By Jade Stone
Well, if you are returning from last time, you know that I recently went to a conference in Houston and spent quite a bit of time in an airport, giving me plenty of time to people-watch. Once I finished up my conference in Houston a few days later I found myself again in terminal B of DFW.
Nothing out of the ordinary occurred, at least until I boarded my puddle jumper home. Everything had run smoothly so far. I boarded with everyone else in my group saying the same prayer my fellow passengers were saying: “Lord, please let me sit alone” or “Please let the person next to me be normal”. Maybe that’s callous, but I’ve sat through my fair share of flights with the talker, the crying baby, person with too many carry-ons, and the guy that just ate an onion sandwich!
At any rate, I settled myself into my seat and had already retrieved my glasses and Nook book when this enormously tall, muscular, stern looking man sits down gruffly beside me. His skin was darkened by hours in the sun, and his hands were thick with calluses, which means this guy is no pushover. This guy has known serious work.
His eyes were guarded recesses in a face that seemed to be constantly on duty, looking for threats. This was no ordinary, run of the mill individual headed for vacation or even coming home from one. At the point when I decided maybe not talking was wisest, the stewardess announced that our flight would be arriving in Cancun at approximately 5 p.m. That would have been great with me except we were headed to Joplin!
Before I could help myself, we looked at each other and laughed nervously. Most of the plane cheered, but his laughter was more nervous than mine and then he revealed the reason. He said, “I sure hope not, I haven’t been home in a year and I am sure anxious to get there!” AHA! I knew instinctively where he’d been.
So I made the biggest bone-headed mistake I’ve made in a long time and asked “you must be with the Army or the National Guard”…right cause they are the only two groups over there! Not! Have you ever said something that you wished immediately, before the last syllable left your tongue, that you could take back??? Well, that was the moment for me.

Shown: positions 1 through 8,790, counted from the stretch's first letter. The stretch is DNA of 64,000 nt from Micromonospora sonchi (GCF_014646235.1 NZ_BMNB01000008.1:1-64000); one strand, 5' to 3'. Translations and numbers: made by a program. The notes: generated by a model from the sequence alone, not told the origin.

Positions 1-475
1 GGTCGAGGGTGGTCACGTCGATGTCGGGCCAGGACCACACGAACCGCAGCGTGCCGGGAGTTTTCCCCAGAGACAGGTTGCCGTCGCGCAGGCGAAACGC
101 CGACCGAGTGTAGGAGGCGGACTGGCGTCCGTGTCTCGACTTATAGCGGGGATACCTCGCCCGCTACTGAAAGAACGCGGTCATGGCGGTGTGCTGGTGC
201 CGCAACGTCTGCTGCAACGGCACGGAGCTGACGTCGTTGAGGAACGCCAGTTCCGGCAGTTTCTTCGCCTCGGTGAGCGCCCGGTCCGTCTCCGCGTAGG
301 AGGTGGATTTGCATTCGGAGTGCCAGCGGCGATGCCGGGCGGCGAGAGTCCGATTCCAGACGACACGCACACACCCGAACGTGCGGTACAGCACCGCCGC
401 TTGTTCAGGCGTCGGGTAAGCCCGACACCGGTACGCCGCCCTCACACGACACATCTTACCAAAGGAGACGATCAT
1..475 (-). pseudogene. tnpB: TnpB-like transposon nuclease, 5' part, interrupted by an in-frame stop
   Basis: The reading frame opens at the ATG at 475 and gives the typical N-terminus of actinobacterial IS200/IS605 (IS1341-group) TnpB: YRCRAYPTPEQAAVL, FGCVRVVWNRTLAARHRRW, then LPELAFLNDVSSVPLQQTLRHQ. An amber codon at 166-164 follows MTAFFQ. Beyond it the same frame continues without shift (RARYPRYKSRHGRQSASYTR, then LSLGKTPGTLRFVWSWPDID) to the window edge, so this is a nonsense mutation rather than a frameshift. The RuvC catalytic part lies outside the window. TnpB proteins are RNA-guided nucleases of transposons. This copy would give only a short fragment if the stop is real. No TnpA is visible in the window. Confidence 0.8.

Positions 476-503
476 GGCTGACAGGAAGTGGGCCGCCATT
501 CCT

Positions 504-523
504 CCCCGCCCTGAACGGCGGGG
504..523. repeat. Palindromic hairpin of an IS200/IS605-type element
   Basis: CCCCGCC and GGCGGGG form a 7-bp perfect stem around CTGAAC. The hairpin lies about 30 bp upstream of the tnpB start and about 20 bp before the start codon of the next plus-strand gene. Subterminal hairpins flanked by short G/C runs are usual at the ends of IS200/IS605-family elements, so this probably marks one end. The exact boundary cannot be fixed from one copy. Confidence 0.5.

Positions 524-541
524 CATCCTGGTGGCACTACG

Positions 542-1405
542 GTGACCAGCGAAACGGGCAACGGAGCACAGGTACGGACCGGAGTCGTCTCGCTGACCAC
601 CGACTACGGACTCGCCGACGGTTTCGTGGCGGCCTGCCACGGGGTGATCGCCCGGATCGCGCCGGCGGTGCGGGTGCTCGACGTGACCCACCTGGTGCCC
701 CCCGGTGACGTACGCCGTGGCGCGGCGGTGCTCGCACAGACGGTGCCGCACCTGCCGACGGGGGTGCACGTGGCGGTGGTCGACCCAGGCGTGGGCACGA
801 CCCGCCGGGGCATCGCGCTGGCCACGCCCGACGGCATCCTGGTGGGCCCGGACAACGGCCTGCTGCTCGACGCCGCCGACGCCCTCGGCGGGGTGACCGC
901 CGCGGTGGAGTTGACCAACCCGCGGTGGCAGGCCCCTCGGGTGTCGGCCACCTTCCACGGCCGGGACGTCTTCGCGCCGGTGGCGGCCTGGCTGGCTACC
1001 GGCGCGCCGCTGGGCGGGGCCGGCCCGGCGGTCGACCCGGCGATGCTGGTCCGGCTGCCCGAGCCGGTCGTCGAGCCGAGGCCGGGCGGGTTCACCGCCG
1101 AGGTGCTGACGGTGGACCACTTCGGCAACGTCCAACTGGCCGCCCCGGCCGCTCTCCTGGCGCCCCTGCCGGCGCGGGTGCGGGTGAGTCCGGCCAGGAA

He laughed tolerantly and said “No, no — the Marines”. Now, if you know anything about the Marines, they regard themselves highly above the rest and in many cases rightly so. There is no other branch of military that demands such strict perfection in all aspects of life and gets it by nearly breaking their troops into pieces and then strategically putting them back together again, turning them into elite killing machines.
The Marines are good because they have to be … they are ruthless. It’s not that other branches don’t require excellence. However, you cannot deny that Army excellence and Marine Excellence look very different. A lot has to do with their roles and what Marines are asked to do.
So you can imagine how serious an offense this could be. Needless to say, I had to apologize profusely for my assumption (you know what they say about assumptions? All true, by the way!) But I recovered and shortly we were deep in conversation. Within 5 minutes time, this huge monstrosity of a man was revealed to be a youngster with a big job.
At the ripe age of 29, this guy has seen and done things that we can’t even imagine. At first, his voice literally dripped with the heaviness of mistrust, pessimism, sorrow, and at the same time, pride for what he stood for.
However, once he realized I was a sort of “safe zone”, in other words, I understood where he was coming from and what that meant, he conveyed that he had been a Marine for 4 years and a month, and had deployed 3 times to 3 different places in that short time.
This Marine was at the top of his field and I didn’t question him. This guy knew his stuff! Before long his voice lightened he was laughing and talking to me like I’m just one of the guys. He let loose about everything from Traumatic Brain injury and PTSD to assault rifle assembly and negligent discharge issues just to name a few topics.
I haven’t met a soldier yet from any branch that did not have similar issues and yet, what was the take-home for me? All soldiers, no matter what their background, field, or situation, want to be heard and understood. Most won’t talk about where they’ve been, what they’ve seen or what they’ve done for fear of judgment by others who don’t get it. Sometimes the best medicine for many of them is to just listen.
On that plane ride home I realized that I haven’t actually found my place in this world yet. While I love my job as an athletic trainer, I can’t help but think I am destined to work with this group in some capacity or another.
I can not describe to you the emotions that course through me when I speak to veterans. I can almost feel their everyday struggle to put one foot in front of the other in the civilian world. I know it has everything to do with my heritage and life experiences (having a dad and a step dad from the Vietnam era, and a Hubbie and brother from OIF war will do that to you). Veterans truly are one in the same, and all are sorely underserved by many VA’s all over the country, but that’s a topic for another day!
I head out for another conference tomorrow in Dallas. I wonder what DFW has in store for me this time? Until then, stay out of this heat and hydrate!
Jade welcomes your comments here as well as any suggestions you may have for her future posts. You may also e-mail her at email@example.com. To read previous Military Mama posts, CLICK HERE.